Obama's Thinking on GM, Chrysler Is Unchanged
President Barack Obama's thinking on the crisis facing General Motors has not changed since Monday, a senior administration official told Reuters on Tuesday.
"Nothing has changed on this," the official said when asked about a Bloomberg report that the president has determined that a prepackaged bankruptcy is the best way for GM to restructure and become competitive. "This report is not accurate."
The White House wants the 60-day period for GM and a 30-day period for Chrysler to play out, as announced by the president on Monday, the official said, speaking on condition of anonymity.
U.S. stock futures slid Wednesday on the Bloomberg report, with S&P futures down 1.5 percent, while the dollar and the euro fell against the yen, abruptly reversing earlier gains.
GM said the automaker was focused on restructuring more quickly and would use the next two months to seek cost-cutting deals with bondholders and the United Auto Workers union.
"Our focus is on accelerating the speed of our operational restructuring and reducing liabilities and debt on the balance sheet," said GM spokeswoman Renee Rashid-Merem. "During the next 60 days, we will work aggressively on restructuring our financial obligations."
A possible bankruptcy plan being discussed for GM includes quickly forming a new company of the automaker's most profitable parts, while a group of other units would remain under bankruptcy protection for a longer period, a source familiar with the plans told Reuters on Tuesday.
GM warned earlier on Tuesday that there is a rising chance it could file for bankruptcy by June, as the company has 60 days to reach deeper concessions with bondholders and unions after its previous restructuring plan was rejected by the U.S. government as insufficient.
Obama on Monday gave GM 60 days to come up with deeper cost and debt reductions than the biggest U.S. automaker had proposed in a viability plan submitted last month.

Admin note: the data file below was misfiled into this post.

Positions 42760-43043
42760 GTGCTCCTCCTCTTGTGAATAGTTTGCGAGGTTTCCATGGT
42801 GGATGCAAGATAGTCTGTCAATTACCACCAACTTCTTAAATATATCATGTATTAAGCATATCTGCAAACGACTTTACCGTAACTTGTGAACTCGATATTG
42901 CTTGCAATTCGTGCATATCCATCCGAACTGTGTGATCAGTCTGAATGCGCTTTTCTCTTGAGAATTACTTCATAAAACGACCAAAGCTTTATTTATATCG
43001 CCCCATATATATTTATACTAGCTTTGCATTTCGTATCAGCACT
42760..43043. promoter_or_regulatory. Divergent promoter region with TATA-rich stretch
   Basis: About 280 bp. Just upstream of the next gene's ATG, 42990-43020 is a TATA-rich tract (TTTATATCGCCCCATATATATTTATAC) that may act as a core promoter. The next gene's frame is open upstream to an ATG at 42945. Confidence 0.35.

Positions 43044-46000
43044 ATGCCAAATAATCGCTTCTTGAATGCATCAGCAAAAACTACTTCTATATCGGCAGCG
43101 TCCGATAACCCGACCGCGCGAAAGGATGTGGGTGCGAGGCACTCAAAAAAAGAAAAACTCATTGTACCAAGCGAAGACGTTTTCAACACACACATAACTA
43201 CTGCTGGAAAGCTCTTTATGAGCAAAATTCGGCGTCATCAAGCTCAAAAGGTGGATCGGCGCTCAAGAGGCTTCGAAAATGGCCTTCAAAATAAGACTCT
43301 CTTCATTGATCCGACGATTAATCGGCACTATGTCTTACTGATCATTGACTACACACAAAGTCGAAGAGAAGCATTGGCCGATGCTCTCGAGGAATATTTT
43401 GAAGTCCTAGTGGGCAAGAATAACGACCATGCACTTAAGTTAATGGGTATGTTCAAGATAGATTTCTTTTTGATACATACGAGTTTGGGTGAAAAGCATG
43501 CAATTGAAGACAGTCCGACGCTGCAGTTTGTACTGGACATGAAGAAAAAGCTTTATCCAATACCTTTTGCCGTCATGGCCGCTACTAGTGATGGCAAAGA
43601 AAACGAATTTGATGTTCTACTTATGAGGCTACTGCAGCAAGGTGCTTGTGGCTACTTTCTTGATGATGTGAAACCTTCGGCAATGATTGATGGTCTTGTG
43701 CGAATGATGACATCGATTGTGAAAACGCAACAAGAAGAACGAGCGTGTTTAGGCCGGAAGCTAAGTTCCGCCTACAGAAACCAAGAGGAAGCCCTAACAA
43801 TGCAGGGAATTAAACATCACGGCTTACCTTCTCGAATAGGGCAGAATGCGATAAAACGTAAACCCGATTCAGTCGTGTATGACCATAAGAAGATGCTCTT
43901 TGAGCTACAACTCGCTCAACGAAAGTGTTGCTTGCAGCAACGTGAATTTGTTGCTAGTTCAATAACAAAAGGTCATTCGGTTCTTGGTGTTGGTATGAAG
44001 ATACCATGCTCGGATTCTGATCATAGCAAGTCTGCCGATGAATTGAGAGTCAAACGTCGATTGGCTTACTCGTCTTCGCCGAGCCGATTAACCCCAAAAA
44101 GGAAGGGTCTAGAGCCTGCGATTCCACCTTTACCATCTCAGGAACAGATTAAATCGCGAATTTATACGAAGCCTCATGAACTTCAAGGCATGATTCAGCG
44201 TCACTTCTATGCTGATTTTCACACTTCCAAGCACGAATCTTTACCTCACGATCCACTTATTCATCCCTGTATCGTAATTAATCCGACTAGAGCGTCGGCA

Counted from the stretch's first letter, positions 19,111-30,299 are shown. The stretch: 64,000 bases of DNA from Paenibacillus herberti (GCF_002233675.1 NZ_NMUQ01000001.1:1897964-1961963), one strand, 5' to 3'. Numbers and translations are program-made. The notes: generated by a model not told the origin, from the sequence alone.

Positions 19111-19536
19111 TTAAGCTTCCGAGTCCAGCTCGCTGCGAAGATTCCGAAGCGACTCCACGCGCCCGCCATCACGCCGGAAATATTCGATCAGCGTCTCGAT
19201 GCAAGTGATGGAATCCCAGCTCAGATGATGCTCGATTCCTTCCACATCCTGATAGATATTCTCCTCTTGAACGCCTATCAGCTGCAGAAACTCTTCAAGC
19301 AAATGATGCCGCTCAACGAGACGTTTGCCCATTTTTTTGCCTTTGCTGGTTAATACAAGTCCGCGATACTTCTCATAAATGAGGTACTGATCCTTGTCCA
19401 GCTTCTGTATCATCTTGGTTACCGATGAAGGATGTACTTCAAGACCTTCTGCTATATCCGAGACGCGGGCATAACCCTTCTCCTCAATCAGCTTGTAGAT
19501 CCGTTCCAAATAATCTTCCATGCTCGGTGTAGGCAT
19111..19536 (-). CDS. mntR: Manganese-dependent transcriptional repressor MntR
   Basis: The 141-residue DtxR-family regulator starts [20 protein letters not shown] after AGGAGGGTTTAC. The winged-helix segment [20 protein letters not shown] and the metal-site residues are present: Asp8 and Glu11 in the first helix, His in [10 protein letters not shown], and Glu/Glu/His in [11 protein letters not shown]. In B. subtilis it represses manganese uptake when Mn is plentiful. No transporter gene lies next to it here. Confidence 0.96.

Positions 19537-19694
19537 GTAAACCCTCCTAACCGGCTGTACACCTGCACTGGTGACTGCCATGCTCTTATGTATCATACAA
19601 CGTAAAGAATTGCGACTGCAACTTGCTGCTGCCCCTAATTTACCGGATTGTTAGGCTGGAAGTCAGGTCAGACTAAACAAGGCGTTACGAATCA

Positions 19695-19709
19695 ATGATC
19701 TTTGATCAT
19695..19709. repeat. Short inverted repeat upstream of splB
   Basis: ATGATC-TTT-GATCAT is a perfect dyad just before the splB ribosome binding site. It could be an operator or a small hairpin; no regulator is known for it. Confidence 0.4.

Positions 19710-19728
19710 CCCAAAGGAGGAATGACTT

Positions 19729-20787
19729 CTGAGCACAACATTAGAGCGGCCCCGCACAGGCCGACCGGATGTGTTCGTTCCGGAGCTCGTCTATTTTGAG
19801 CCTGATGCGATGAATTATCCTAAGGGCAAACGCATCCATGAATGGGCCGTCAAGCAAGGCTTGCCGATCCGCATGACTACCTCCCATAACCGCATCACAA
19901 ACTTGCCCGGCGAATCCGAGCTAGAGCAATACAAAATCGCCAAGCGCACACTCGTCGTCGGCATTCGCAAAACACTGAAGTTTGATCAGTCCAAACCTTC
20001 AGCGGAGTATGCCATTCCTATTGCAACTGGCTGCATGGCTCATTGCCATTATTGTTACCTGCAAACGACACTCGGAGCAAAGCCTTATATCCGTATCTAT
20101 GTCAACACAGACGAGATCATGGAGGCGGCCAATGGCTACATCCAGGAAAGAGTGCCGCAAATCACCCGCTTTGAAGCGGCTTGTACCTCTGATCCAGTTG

GM Chief Executive Fritz Henderson said in a news conference on Tuesday a judgment about whether the automaker will file for bankruptcy could come before June 1 when its 60-day window expires.
Potential GM Bankruptcy Plan Includes Company Split
While the automakers would still prefer to avoid bankruptcy, advisers to both GM and Chrysler LLC have been working to prepare for potential bankruptcy filings that would aim to preserve, or sell off, the best parts of the companies.
Under the plans being considered, GM would seek to quickly move its most profitable units into a new company separate from its other units in the early days of the bankruptcy filing, said the source who asked to remain anonymous because the person was not authorized to speak to the media.
The aim would be to show consumers, taxpayers, and the government that the new GM can survive and compete in the autos sector as a viable company, the source said.
Old components of the company not included in the new GM, such as Saturn and Hummer, would remain in bankruptcy over a longer period of time to be sold or wound down, said the source.
During a transition period, the new GM would have to coordinate with the old GM for some time and share certain operational activities, like accounting and insurance, the source said.
GM has recently made progress on its negotiations with the United Auto Workers, winning deep concessions on healthcare and entry-level wages, but negotiations are ongoing over the fate of its obligations to 775,000 retirees.
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As part of the negotiations to reduce or eliminate certain retiree benefits, the union is likely to seek some compensation, which could include a stake in the new GM, cash from a sale of the new GM, or any other source of funds, the source said.
Bondholders, a key constituency in the GM restructuring have said they were braced for a reduced offer of "pennies on the dollar" for about $28 billion in GM debt.